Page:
Leaders of northern Beaufort County's military bases are taking steps necessary to remain relevant and protect against possible future closures or cutbacks, a panel told a Sun City group Friday.
In the face of any concern about future Base Closure and Realignment (BRAC), the last of which occurred in 2005, representatives of the S.C. Military Base Task Force and Beaufort Regional Chamber of Commerce's Military Enhancement Committee said they were doing what they could to be prepared.
"We try to be alert and proactive in dealing with these things," said Bill Bethea, chairman of the S.C. Military Base Task Force. "This area is unique and provides insulation, we hope, from future closures."
Bethea provided an update on military-friendly laws that passed this year, including allowing in-state tuition with no waiting period to service members and dependents who leave the service in the state. Another law the task force hopes passes next year is one exempting military retirement pay from state income taxes.
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A Clemson economic impact study concluded the exemption would have a positive economic effect on local and state governments within 10 years.
Col. Peter Buck, commanding officer of Marine Corps Air Station Beaufort, and U.S. Navy Capt. Anne Lear, who commands Naval Hospital Beaufort, updated the crowd in Sun City's Magnolia Hall about activity on the bases.
At MCAS Beaufort:
At Naval Hospital Beaufort
The changes at Naval Hospital Beaufort come a year after it closed its emergency room and ended obstetrics and gynecology services. The hospital maintains an urgent care clinic during evening hours and holidays and emergency patients are taken by ambulance to Beaufort Memorial Hospital, Lear said.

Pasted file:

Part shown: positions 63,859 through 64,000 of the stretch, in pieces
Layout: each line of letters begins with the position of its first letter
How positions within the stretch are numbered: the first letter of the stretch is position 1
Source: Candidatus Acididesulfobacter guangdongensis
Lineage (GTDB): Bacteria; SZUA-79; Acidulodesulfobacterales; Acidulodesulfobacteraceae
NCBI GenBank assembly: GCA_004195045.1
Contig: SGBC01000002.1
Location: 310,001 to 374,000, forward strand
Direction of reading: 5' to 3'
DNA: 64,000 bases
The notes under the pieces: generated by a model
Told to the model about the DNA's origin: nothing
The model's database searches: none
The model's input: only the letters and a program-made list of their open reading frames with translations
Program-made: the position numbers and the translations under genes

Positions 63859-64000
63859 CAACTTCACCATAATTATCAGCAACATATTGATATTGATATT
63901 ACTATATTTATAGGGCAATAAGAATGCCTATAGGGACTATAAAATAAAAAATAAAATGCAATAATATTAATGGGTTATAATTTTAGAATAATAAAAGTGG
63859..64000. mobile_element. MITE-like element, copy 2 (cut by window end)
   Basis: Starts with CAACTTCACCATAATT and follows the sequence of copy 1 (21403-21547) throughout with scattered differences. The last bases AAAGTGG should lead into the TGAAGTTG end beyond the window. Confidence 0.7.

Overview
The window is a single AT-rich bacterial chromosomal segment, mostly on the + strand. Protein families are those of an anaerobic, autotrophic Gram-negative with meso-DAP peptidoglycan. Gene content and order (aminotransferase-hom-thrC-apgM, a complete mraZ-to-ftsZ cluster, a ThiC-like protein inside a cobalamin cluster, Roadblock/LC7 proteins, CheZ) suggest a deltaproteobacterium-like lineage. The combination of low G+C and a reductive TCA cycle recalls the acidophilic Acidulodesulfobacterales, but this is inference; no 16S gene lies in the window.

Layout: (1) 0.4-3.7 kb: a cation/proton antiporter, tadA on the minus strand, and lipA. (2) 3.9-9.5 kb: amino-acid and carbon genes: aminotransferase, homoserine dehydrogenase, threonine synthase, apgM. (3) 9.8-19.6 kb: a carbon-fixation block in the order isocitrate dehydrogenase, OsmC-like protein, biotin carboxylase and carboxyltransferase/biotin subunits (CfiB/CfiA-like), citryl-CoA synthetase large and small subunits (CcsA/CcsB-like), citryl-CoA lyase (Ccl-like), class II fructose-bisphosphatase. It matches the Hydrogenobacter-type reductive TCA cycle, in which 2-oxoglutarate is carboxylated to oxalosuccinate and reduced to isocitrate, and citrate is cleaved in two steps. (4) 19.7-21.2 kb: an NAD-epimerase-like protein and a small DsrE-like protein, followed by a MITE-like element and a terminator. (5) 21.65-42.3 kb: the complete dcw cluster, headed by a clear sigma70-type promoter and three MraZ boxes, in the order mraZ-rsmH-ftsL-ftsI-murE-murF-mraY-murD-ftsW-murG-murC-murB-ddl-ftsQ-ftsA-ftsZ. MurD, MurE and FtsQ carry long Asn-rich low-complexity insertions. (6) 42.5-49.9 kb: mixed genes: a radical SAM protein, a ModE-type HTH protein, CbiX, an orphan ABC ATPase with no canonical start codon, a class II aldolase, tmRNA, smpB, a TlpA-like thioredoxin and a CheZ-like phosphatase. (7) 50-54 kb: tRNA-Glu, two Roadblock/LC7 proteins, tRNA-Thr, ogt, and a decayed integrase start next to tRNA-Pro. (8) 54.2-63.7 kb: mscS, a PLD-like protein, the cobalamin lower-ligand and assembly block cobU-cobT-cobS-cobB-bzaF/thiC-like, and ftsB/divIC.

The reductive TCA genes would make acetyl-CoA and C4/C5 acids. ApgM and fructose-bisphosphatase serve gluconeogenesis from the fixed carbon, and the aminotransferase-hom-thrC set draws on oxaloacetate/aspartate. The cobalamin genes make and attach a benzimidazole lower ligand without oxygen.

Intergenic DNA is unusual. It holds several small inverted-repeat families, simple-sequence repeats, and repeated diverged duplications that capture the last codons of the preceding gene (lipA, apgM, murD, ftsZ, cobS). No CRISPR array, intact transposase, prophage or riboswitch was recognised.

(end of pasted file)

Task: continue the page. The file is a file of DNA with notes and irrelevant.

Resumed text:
Lear said expanding care was a necessary step to match the growing number of retirees in the Lowcountry.
"We are not closing," Lear told the Sun City group. "As you can see, we are expanding services."
The Naval Hospital's steps are good buffers in advance of any future discussion about trimming bases, said Jim Wegmann, chairman of the Military Enhancement Committee and a S.C. Military Base Task Force representative. Excess infrastructure has come up as a concern in the U.S. Army and Air Force, but not other branches, he said.
Any worry about the next round of BRAC can probably wait until after the election year, he added.
"No one is going to come out and say we need to start closing bases, because communities get crazy when that happens," Wegmann said. "I don't think we'll hear a lot about it, but we'll have to keep an eye on it."
Follow reporter Stephen Fastenau at twitter.com/IPBG_Stephen.
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